Writing on water

The new national water policy must be treated as a work in progress

We now have a new National Water Policy (NWP) 2012, in place of the NWP 2002. The policy was officially adopted at a meeting of the National Water Resources Council (NWRC), although the consensus on it appears to have been imperfect.

The new policy has several good features. For instance, water in general is recognised as a community resource, the public trust doctrine is mentioned, and the importance of community participation in water management is recognised. The new policy also stresses on "demand management", to a certain extent. As for the question of water pricing, the idea of "differential pricing", that is, the need to distinguish lifeline and high-priority water from water for other uses, is accepted. The conservation of river corridors, water bodies and infrastructure is emphasised, and where encroachments or diversions of water bodies have taken place, restoration to the extent feasible is recommended. In project planning, the Integrated Water Resources Management approach is recommended.

There are some fairly good provisions relating to floods. The unqualified reference to private sector participation in the earlier draft has been toned down to a milder recommendation of public-private partnership "wherever the state governments or local governing bodies so decide".There is a statement that hydrological data should be in the public domain (but this is qualified by a reference to national security considerations). The reference to a National Water Framework Law, an idea that I have been urging for some years now, is welcome, but it remains to be seen whether the draft law prepared by the committee set up by the ministry of water resources will truly be a framework law, avoid the danger of centralisation, and be acceptable to state governments.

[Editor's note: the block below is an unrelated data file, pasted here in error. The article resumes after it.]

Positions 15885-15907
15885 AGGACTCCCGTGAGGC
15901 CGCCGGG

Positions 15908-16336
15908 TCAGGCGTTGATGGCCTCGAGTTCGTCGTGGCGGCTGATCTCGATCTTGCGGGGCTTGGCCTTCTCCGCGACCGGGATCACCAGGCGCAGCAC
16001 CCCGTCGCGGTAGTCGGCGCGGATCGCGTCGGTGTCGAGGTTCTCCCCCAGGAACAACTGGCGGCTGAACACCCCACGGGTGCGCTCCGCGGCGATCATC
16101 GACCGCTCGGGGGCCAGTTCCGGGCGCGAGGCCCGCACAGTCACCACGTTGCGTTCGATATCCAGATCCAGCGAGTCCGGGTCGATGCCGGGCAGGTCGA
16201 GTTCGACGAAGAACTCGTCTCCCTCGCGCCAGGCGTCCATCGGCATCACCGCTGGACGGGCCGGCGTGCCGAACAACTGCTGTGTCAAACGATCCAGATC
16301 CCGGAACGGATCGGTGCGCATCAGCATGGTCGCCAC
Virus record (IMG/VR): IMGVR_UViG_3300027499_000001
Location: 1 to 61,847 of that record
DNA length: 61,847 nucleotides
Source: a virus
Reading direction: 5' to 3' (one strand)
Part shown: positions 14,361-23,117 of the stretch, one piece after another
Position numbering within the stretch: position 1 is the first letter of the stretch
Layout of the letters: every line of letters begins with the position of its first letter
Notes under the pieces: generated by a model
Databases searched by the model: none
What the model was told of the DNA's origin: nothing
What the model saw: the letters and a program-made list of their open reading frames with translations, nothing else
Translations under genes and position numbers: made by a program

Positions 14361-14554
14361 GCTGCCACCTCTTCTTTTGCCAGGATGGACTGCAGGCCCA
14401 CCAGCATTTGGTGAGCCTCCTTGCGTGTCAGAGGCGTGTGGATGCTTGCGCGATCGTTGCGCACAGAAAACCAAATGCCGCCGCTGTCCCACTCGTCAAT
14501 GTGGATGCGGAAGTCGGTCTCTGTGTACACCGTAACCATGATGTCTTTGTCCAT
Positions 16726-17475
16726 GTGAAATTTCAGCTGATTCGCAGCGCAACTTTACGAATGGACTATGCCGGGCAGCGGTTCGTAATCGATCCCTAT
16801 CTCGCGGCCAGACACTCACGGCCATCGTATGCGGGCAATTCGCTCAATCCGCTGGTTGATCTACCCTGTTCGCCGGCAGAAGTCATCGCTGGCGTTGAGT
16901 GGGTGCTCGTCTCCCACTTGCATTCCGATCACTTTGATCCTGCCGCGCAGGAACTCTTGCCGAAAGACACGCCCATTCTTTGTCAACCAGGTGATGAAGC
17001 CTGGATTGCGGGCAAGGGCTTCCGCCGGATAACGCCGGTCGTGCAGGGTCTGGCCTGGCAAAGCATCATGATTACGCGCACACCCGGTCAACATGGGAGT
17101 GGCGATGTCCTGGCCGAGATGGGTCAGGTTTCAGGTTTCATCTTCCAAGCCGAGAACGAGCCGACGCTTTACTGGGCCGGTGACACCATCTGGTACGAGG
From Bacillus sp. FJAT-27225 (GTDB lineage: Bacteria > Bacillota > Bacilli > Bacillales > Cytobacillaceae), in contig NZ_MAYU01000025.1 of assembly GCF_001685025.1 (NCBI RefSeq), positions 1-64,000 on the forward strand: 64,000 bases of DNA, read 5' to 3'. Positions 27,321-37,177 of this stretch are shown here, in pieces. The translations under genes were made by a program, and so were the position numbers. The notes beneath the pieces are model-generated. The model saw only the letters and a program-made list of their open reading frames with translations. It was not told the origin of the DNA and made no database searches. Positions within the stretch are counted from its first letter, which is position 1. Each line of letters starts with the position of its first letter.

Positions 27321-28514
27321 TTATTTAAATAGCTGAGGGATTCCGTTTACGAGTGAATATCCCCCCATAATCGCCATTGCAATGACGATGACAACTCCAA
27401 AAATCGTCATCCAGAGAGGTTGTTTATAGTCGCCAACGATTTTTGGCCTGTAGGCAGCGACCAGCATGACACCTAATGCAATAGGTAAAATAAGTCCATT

Turning to one's dissatisfactions with the NWP 2012, the first is that it is not strong on a fundamental right to basic or lifeline water, and the need to declare it explicitly as such, instead of depending on the judicial interpretation of the right to life. Second, there is no clarity on the question of whether water is state property or private property or a common pool resource. There are indeed statements about water being a community resource, and the public trust doctrine is mentioned, but there are also references to water as an economic good, to pricing on economic principles, to public-private partnership, etc. The idea of "tradable entitlements", promoted by the World Bank and certain Indian economists, lies behind the recommendation of a Water Resources Regulatory Authority (WRRA). There may not be contradictions here but these diverse statements have to be reconciled.

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